London: Liverpool's biggest sponsors criticized the club on Monday for their conduct during the fractious Premier League match against Manchester United that was marred by Luis Suarez's refusal to shake hands with Patrice Evra.
The image of one of England's most successful teams took another battering on Saturday when Suarez snubbed Evra in a pre-match handshake at Old Trafford, re-igniting the racism row that flared up when the Ururguay forward racially abused the France defender during a league game in October.
Suarez was returning to the Liverpool starting line-up for the first time since serving an eight-match ban for racially abusing Evra.
Liverpool manager Kenny Dalglish also came under fire for his angry post-match reaction in which he refused to condemn Suarez.
Standard Chartered, which signed a four-year deal in 2009 to be the sponsors on Liverpool's shirt, signaled its discontent to Liverpool's American owners, the Boston-based Fenway Sports Group.
"We were very disappointed by Saturday's incident and have discussed our concerns with the club," the London-based financial services company said.
A person familiar with the matter said: "It was a very robust conversation."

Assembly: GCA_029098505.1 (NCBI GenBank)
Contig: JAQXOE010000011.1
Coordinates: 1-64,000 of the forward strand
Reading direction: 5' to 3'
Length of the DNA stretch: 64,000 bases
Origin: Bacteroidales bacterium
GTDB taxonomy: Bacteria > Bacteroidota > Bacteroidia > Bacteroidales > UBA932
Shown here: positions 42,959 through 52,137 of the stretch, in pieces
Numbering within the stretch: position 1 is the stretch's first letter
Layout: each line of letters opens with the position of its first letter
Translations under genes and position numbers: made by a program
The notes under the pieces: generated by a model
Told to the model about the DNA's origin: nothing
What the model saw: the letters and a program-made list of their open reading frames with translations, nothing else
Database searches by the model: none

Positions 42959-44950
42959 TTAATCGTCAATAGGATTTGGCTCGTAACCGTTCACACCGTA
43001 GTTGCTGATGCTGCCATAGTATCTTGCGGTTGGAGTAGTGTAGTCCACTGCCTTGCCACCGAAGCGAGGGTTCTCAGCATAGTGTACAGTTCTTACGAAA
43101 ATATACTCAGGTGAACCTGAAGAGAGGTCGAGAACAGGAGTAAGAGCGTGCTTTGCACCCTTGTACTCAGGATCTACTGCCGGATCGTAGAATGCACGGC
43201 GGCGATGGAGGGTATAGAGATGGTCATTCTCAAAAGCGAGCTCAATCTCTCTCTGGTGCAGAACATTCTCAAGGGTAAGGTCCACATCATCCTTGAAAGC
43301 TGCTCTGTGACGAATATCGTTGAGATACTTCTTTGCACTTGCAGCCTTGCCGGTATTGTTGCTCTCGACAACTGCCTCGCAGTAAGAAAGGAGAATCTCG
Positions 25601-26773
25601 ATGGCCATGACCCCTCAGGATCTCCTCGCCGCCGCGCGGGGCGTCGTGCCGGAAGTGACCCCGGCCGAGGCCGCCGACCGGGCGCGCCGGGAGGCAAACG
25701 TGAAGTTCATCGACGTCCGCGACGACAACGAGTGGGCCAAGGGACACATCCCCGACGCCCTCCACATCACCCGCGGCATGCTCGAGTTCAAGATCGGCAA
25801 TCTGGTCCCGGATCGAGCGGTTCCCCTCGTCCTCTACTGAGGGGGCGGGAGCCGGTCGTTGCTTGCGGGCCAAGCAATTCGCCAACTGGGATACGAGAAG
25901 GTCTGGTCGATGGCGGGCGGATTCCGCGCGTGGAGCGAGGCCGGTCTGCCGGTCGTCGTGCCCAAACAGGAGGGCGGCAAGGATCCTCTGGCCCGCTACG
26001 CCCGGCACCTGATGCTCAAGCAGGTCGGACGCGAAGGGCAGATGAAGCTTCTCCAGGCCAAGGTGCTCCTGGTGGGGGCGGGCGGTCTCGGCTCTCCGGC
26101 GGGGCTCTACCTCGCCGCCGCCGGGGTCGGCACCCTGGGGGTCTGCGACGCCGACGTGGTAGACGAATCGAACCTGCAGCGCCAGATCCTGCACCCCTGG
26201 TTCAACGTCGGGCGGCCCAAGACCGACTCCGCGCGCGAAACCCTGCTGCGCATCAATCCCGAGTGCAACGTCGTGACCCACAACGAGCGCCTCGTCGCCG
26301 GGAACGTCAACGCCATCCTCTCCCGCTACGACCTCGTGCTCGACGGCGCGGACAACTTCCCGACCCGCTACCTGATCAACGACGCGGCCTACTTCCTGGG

Standard Chartered's deal with Liverpool, who have won the English title 18 times, is reportedly worth 20 million Pounds a season and runs through to the end of the 2013-14 season.
Suarez apologized on Sunday for letting down Liverpool and "what they stand for," with Dalglish and managing Ian Ayre saying the Uruguay striker had "misled" the club regarding his intention to shake the hand of Evra.
Dalglish also apologized for his impassioned comments in an interview with British broadcaster Sky Sports.
In an ill-tempered game between England's two most successful clubs, players from both teams reportedly clashed outside the dressing rooms at half-time. An emotional Evra also appeared to provoke Suarez with his exuberant post-match celebrations after United clinched a 2-1 win.
Liverpool's US owners and their shirt sponsors then intervened over the weekend to help defuse a race row that was damaging one of the most successful English clubs.
The BBC reported that the Fenway Sports Group, the US group that bought the club in 2010 and also owns the Boston Red Sox baseball team, had said an apology was necessary.
A spokesman for Liverpool declined to comment on the reports that pressure had been brought to bear.
The Football Association said Monday it is happy with how referee Phil Dowd dealt with Evra's actions after the match and doesn't regard the half-time incident as serious enough to take action. It also said it will take no action over Suarez's refusal to shake hands because it is not a disciplinary issue..
However, the governing body is likely to write to both clubs to remind them of their responsibilities.